McCann, D and Knowles, ZR and Fairclough, S and Graves, LEF (2016) A protocol to encourage accelerometer wear in children and young people. Qualitative Research in Sport, Exercise and Health. ISSN 2159-676X
McCann et al (2016) manuscript with figures - ACCEPTED 03-2016.pdf - Accepted Version
Restricted to Repository staff only until 25 September 2017.
Background: Improving compliance to physical activity monitoring is critical for obtaining valid, comparable data free from inconsistencies that occur during data reduction. The first aim of this study was to investigate children (8-11 years) and young people’s (12-15 years) views on strategies to promote habitual wear of hip (ActiGraph) and wrist-worn (GENEActiv) accelerometers. The second aim was to subsequently develop a protocol to reduce participant and researcher burden and maximise accelerometer wear time data. Methods: An interpretivist methodology was used with semi-structured, mixed-gender focus groups in 7 elementary (n=10; 47 children) and 5 high schools (n =10; 49 young people). Focus groups were transcribed verbatim and outcomes from deductive and inductive analysis were represented via pen profiles. Results: Deductive content analysis revealed four general dimensions: 1) participant driven compliance strategies; 2) reasons for non-compliance to wear time; 3) strategies to improve accelerometer care; 4) reasons for non-compliance to study conditions. Children perceived popular wear time compliance strategies to be: 1) sticky note reminders; 2) mobile phone reminders; 3) social conformity, whereas young people’s perceptions were: 1) social conformity; 2) mobile phone reminders; 3) monetary compensation. Conclusions: Where possible, compliance strategies should accommodate the varying preferences of children and young people. It is recommended that future accelerometry based research adopts a formative phase. In the absence of a formative research phase, future research should consider the use of this informed protocol to improve compliance to physical activity monitoring in children and young people.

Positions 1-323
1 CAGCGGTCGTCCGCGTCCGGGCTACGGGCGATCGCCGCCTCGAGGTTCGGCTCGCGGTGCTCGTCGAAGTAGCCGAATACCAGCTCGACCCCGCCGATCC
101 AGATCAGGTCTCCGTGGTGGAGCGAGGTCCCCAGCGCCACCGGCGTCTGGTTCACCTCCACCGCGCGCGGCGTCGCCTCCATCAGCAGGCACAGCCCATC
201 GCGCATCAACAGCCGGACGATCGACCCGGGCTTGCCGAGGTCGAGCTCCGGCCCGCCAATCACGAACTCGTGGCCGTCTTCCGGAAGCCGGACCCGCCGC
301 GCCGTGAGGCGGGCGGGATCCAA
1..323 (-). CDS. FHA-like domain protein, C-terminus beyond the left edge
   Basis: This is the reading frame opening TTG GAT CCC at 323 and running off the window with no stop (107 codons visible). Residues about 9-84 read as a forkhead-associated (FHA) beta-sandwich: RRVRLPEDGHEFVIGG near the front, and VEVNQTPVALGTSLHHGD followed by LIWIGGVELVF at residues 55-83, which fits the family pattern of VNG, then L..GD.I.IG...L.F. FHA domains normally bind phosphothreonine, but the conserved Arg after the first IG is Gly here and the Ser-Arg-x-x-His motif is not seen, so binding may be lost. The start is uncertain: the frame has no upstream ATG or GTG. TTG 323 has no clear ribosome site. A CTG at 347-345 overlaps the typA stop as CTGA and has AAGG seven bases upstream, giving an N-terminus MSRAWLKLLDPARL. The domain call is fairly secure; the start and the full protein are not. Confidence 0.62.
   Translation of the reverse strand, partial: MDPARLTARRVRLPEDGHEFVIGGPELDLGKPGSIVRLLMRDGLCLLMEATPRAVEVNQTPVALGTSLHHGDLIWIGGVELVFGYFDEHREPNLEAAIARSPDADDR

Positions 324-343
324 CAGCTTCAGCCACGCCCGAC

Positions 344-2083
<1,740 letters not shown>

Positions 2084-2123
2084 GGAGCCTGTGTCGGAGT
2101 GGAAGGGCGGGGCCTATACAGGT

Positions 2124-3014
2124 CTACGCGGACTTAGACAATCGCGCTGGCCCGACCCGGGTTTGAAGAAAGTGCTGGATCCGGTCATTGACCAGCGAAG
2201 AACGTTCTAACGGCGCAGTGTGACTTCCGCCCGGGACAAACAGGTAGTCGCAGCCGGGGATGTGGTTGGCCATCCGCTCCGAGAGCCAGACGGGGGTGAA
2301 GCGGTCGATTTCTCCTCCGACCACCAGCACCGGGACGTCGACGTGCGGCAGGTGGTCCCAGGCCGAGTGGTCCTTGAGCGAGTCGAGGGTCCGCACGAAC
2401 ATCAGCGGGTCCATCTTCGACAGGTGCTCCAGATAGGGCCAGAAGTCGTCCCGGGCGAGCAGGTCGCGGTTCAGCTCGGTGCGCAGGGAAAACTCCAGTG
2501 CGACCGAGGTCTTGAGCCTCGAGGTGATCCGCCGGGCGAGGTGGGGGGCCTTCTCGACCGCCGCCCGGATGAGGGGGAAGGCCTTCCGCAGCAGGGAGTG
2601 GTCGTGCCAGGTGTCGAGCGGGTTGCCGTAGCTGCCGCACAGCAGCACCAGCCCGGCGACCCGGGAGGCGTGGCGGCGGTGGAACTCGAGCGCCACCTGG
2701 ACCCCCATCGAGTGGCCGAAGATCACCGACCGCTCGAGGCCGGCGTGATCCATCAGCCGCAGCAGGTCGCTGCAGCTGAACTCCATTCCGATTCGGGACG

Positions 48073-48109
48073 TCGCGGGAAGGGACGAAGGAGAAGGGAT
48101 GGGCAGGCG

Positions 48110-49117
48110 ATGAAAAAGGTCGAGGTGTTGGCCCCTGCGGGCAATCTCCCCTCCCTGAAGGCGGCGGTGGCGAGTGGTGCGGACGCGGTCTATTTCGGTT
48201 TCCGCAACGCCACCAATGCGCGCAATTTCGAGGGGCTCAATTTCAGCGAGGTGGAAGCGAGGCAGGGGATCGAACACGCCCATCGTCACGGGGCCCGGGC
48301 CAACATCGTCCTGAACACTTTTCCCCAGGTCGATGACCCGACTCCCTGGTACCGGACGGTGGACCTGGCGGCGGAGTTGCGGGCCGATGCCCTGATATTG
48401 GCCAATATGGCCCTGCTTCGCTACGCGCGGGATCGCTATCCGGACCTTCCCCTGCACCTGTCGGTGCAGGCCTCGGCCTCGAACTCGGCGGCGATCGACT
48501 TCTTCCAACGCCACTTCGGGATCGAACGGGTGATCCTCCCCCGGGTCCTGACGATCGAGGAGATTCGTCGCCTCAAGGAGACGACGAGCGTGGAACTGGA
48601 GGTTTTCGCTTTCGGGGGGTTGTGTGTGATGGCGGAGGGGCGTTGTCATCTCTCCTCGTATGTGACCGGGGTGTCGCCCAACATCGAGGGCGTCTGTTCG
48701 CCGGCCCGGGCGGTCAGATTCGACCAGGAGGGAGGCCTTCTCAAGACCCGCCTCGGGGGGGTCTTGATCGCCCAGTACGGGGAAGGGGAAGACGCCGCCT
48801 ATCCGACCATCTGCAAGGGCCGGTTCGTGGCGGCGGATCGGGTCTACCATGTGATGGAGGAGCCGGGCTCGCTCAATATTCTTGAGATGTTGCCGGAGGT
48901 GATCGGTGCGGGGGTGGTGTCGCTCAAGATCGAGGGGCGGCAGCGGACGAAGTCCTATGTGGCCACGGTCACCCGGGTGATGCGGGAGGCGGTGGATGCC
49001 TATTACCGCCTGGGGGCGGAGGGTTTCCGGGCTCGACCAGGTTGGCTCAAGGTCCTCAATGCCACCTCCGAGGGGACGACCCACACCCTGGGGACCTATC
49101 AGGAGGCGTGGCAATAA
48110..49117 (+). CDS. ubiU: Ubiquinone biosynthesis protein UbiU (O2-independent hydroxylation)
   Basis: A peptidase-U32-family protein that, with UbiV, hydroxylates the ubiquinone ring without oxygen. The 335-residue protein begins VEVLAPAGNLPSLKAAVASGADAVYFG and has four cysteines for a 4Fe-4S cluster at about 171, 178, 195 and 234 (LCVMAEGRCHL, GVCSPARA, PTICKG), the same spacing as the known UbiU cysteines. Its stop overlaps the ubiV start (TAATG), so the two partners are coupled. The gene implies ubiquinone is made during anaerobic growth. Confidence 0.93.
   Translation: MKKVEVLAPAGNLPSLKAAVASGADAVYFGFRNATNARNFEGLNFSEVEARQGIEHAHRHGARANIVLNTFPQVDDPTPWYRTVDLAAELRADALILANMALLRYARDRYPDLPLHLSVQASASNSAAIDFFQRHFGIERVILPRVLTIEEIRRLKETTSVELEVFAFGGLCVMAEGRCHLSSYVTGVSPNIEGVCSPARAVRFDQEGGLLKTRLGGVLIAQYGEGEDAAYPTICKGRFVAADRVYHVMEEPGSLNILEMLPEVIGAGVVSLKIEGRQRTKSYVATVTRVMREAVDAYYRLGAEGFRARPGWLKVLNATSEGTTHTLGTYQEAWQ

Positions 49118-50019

|Additional Information:||This is an Accepted Manuscript of an article published by Taylor & Francis in Qualitative Research in Sport, Exercise and Health on 25 Mar 2016 available online: http://www.tandfonline.com/1080/2159676X.2016.1160949|
|Uncontrolled Keywords:||1106 Human Movement And Sports Science, 1608 Sociology|
|Subjects:||R Medicine > RC Internal medicine > RC1200 Sports Medicine|
|Divisions:||Sport & Exercise Sciences|
|Publisher:||Taylor & Francis (Routledge): SSH Titles|
|Date Deposited:||02 Mar 2016 13:06|
|Last Modified:||31 Mar 2016 11:18|
|DOI or Identification number:||1080/2159676X.2016.1160949|
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